Magna Carta and New Zealand
History, Politics and Law in Aotearoa
This volume is the first to explore the vibrant history of Magna Carta in Aotearoa New Zealand’s legal, political and popular culture. Readers will benefit from in-depth analyses of the Charter’s reception along with explorations of its roles in regard to larger constitutional themes.
The common thread that binds the collection together is its exploration of what the adoption of a medieval charter as part of New Zealand’s constitutional arrangements has meant – and might mean – for a Pacific nation whose identity remains in flux. The contributions to this volume are grouped around three topics: remembrance and memorialization of Magna Carta; the reception of the Charter by both Māori and non-Māori between 1840 and 2015; and reflection on the roles that the Charter may yet play in future constitutional debate. This collection provides evidence of the enduring attraction of Magna Carta, and its importance as a platform of constitutional aspiration.
Edited by Stephen Winter & Chris Jones
For more information:
Representing Infirmity: Diseased Bodies in Renaissance and Early Modern Italy
International Conference December 13-15, 2017
Monash University Prato Centre
This conference represents the first analysis of how diseased bodies were represented in Italy during the ‘long Renaissance’, from the early 1400s through ca. 1650. Many individual studies by historians of art and medicine address specific aspects of this subject, yet there has never been an attempt to define or explore the broader topic. Moreover, most studies interpret Renaissance images and text through the lens of current notions about disease. This conference avoids the pitfalls of retrospective diagnosis, and looks beyond the modern category of ‘disease’ by viewing ‘infirmity’ in Galenic humoural terms. Papers explore what infirmities were depicted in visual culture, in what context, why, and when. Specific examples consider the idealized body altered by disease, and the relationship between the depiction of infirmities through miracle cures and through medical treatment. Speakers also examine how and why these representations change across media and over time. Thus, certain types of diseased bodies appear often in votive images, but never in altarpieces or sculptures; representations of wounds and sores grow increasingly less graphic and frequent, but with notable exceptions. Finally, it explores how the development of greater knowledge of the workings and structure of the body in this period, through, for example, the growth of anatomy, was reflected in changing ideas and representations of the metaphorical, allegorical, and symbolic meanings of infirmity and disease. The conference addresses the construction of the notion of disease, and aims to present a new paradigm for the field.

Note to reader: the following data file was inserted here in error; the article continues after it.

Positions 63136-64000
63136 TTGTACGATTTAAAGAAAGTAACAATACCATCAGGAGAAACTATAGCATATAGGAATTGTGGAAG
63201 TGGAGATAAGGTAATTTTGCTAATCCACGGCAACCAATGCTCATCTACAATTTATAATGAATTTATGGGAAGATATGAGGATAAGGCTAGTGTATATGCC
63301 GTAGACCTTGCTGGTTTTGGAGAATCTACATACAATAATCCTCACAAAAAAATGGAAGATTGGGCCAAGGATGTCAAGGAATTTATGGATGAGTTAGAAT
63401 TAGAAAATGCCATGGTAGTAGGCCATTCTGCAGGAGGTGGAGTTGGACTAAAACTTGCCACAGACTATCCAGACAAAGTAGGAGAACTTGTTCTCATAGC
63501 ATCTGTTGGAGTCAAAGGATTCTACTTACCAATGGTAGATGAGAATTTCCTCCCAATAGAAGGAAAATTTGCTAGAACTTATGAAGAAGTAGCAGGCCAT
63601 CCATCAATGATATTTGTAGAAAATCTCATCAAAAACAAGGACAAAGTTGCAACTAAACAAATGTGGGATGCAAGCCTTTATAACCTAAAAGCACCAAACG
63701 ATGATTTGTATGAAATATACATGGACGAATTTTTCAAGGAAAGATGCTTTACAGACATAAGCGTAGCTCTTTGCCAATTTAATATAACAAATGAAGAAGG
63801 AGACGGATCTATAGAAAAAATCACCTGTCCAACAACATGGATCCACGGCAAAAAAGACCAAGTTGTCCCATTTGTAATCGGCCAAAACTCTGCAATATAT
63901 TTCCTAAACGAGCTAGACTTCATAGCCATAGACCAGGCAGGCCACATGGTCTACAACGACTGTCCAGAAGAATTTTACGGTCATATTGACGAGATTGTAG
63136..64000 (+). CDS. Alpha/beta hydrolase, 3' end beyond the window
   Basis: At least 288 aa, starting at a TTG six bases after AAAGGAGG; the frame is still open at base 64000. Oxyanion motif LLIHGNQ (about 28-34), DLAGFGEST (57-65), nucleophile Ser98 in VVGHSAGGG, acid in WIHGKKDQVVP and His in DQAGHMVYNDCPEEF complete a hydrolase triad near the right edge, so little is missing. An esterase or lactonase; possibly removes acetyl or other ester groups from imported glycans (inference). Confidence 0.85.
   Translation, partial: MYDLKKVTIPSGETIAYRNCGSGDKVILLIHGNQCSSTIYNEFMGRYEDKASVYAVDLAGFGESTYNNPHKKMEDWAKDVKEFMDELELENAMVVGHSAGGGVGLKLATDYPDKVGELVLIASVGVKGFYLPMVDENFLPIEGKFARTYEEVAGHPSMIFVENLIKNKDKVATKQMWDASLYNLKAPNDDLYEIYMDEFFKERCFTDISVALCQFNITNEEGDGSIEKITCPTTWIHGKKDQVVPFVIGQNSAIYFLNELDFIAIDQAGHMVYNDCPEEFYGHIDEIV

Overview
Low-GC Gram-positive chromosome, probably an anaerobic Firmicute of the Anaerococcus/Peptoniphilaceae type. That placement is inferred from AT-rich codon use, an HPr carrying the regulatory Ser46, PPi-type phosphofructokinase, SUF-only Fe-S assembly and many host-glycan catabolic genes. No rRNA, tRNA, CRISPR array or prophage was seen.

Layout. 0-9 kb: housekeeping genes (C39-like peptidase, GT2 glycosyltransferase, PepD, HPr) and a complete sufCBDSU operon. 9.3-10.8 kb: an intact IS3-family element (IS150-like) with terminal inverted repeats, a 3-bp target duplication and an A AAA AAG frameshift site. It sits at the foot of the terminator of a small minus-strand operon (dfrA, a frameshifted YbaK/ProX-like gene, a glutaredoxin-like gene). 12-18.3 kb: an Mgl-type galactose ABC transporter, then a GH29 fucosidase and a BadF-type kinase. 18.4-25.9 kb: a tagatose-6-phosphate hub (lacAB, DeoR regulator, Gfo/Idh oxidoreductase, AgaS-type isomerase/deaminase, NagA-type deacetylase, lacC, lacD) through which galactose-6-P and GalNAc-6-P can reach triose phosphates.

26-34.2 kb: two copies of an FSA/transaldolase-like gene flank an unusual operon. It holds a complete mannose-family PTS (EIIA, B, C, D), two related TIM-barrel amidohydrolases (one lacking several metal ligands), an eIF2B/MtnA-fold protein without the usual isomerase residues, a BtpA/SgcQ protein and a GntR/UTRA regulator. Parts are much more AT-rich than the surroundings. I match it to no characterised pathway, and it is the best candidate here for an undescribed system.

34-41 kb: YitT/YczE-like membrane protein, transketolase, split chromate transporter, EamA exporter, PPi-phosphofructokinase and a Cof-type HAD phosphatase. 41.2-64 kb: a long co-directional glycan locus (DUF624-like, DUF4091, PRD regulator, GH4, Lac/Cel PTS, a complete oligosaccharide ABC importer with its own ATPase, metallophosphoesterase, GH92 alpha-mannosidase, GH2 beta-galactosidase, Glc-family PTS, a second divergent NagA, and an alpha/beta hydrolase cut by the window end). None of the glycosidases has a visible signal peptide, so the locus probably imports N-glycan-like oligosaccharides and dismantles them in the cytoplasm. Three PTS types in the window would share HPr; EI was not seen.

The event is open to all and free of charge, no reservation required. For additional information, please contact: email@example.com
For more information, including the speakers and conference schedule, see http://artsonline.monash.edu.au/the-body-in-the-city/events/
Updated programme for the upcoming Law and Legal Agreements conference, 12-13 January 2018.
The registration link is here:: http://onlinesales.admin.cam.ac.uk/conferences-and-events/anglosaxon-norse-and-celtic/law-and-legal-agreements-6001250/law-and-legal-agreements-6001250
The deadline for registration is 04 January 2018.
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The Emotional Worlds of Children and Young People
14-15 December 2017, University of Adelaide
An event from the University of Adelaide’s ‘Dis/Located Children’ network, this one-day symposium explores the worlds of children and young people as an affective space. It seeks to bring together scholars from any discipline that explore how children and young people’s worlds are produced, or how they themselves produce it, and the important role of emotion, care or affect in its making. This could include how CYP experience belonging or dislocation; how they feel cared for or care for others; how they understand, experience and display emotion over time and space; children and youth cultures; and families, environments and organisations who care for or provide space for CYP’s emotions. Emotion here is construed widely to include the affective dimensions of childcare and child-rearing, educational development, and support, as well as fun, play, engagement and relationships. Topics could include, but are not limited to:
- CYP’s play and relationships
- CYP’s experience of emotion, how it is shaped, and what is permitted
- CYP’s emotional worlds, including online, in person, and outside of adult oversight
- Institutional care
- Schooling and emotion/care
- CYP in the family
- CYP’s experience of belonging
- CYP and migration
- Emotional abuse
300 word proposals for individual papers of 20 minutes duration (or panels of 3) are now invited. Please include a short c.150 word bio for each presenter and list any technological needs. Proposals are due by 7 November 2017. Please email word documents to: firstname.lastname@example.org